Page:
Skip to main content

Remote sensing ancient Maya rural populations using QuickBird satellite imagery

Buy Article:

$55.00 plus tax (Refund Policy)

The research presented in this article tests a methodology for estimating ancient Maya populations through the use of an ISODATA unsupervised classification of QuickBird imagery. The aim of this research was to expand the results of ground surveys in jungle environments in a cost-effective manner. The lowland jungle of Guatemala is composed of a mosaic of vegetation classes and geomorphological catenas. The ancient Maya exploited the ecological niches present in the landscape but chose to build their residences predominantly on well-drained uplands. Upland terrain and vegetation can be accurately isolated from the rest of the landscape using an unsupervised classification of aggregated multispectral QuickBird data. By testing a 25 km2 research area near San Bartolo, Guatemala, the study found that this methodology presented similar results to archaeological surveys conducted elsewhere in the Maya area at a much greater cost and allowed for comparable population estimates.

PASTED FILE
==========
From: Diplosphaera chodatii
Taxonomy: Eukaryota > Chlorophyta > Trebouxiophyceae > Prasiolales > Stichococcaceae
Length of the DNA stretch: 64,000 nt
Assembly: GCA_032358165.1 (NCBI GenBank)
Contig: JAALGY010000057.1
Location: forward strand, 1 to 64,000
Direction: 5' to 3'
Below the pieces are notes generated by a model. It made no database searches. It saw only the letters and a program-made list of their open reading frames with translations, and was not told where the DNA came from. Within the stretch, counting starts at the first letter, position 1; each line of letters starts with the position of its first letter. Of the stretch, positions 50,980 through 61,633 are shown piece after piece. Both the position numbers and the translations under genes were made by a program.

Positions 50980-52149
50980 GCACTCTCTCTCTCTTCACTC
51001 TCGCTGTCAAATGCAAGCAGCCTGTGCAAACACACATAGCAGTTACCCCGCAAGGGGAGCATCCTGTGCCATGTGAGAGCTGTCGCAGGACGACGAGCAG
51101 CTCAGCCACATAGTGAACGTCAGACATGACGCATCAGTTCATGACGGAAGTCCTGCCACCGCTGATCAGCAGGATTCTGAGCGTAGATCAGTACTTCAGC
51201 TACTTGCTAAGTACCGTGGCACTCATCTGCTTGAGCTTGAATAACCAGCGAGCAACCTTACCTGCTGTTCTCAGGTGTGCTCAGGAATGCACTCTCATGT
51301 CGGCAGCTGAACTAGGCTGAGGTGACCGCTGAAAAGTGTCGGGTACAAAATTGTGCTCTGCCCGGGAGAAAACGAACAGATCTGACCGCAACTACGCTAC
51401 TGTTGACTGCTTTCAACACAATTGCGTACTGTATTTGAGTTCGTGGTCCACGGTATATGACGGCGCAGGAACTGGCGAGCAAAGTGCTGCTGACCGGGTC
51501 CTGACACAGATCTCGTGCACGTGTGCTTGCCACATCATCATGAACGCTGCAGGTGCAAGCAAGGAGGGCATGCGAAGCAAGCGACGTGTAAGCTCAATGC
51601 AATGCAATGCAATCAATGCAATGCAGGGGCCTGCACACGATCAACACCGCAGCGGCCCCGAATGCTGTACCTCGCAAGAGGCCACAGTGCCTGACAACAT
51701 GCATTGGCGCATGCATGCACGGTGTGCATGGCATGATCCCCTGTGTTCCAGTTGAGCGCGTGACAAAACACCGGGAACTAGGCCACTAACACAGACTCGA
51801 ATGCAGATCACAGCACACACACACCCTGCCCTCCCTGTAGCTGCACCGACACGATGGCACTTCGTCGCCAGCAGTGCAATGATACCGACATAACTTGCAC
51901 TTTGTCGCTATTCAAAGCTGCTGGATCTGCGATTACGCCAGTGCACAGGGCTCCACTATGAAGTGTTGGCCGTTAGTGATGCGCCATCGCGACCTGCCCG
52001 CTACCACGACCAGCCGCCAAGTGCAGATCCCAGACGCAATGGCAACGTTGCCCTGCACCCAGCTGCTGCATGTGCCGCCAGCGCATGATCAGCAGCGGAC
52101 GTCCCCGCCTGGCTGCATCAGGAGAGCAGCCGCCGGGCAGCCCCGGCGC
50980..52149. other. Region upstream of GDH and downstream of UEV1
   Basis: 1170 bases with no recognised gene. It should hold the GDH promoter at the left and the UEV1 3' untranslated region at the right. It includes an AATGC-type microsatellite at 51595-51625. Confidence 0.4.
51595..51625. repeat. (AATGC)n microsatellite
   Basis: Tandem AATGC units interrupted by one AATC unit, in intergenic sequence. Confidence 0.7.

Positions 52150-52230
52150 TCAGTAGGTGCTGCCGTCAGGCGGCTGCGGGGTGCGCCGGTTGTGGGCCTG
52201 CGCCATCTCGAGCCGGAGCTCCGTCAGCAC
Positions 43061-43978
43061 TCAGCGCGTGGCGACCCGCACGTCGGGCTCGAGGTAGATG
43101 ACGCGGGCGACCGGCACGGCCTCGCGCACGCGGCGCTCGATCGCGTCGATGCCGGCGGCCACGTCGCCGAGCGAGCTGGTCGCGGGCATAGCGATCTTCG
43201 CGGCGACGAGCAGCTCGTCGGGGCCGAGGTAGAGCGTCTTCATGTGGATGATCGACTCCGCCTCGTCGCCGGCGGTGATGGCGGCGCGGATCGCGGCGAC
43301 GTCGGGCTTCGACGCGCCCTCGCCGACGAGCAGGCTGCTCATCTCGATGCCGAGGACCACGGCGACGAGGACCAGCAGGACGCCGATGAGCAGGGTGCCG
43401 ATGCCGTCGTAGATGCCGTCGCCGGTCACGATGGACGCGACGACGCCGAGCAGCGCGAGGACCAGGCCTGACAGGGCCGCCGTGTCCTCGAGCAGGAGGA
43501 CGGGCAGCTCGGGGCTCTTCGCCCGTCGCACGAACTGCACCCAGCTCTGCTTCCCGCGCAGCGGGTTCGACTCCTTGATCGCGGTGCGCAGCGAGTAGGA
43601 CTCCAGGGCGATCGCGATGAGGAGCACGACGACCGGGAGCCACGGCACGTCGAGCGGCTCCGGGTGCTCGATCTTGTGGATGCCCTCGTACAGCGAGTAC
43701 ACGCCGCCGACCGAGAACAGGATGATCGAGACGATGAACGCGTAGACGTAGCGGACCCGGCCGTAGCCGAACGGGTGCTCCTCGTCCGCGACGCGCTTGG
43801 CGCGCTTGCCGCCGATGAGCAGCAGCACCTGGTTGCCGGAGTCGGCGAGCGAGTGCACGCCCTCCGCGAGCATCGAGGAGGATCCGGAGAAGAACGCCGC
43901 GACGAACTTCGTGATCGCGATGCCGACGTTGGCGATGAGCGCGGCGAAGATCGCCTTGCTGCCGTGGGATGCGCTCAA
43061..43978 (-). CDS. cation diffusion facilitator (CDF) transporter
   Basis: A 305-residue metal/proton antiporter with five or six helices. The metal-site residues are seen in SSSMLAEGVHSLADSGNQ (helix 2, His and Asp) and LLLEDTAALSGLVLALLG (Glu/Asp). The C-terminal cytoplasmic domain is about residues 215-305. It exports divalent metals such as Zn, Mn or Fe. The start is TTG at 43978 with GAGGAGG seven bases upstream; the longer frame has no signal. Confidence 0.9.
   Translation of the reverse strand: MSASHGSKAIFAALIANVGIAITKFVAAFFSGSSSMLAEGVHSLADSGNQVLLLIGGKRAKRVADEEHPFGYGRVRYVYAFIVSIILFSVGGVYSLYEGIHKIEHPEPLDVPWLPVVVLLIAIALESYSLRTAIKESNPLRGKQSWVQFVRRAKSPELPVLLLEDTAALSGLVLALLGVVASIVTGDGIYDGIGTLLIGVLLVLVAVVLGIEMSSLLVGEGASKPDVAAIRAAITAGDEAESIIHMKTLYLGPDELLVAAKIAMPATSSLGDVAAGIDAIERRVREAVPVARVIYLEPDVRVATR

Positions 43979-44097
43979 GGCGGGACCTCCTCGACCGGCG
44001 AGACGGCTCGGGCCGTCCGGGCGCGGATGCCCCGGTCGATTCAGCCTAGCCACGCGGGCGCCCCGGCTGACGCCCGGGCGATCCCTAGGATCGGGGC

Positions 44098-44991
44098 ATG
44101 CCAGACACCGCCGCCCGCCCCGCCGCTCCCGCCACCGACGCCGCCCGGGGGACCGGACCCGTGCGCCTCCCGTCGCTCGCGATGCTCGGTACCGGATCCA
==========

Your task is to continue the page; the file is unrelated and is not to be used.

No Reference information available - sign in for access.
No Citation information available - sign in for access.
No Supplementary Data.
No Data/Media
No Metrics

Document Type: Research Article

Affiliations: Joukowsky Institute for Archaeology and the Ancient World/Department of Anthropology, Brown University, Providence, RI, USA

Publication date: 2010-03-01

More about this publication?
  • Access Key
  • Free content
  • Partial Free content
  • New content
  • Open access content
  • Partial Open access content
  • Subscribed content
  • Partial Subscribed content
  • Free trial content
Cookie Policy
X
Cookie Policy
Ingenta Connect website makes use of cookies so as to keep track of data that you have filled in. I am Happy with this Find out more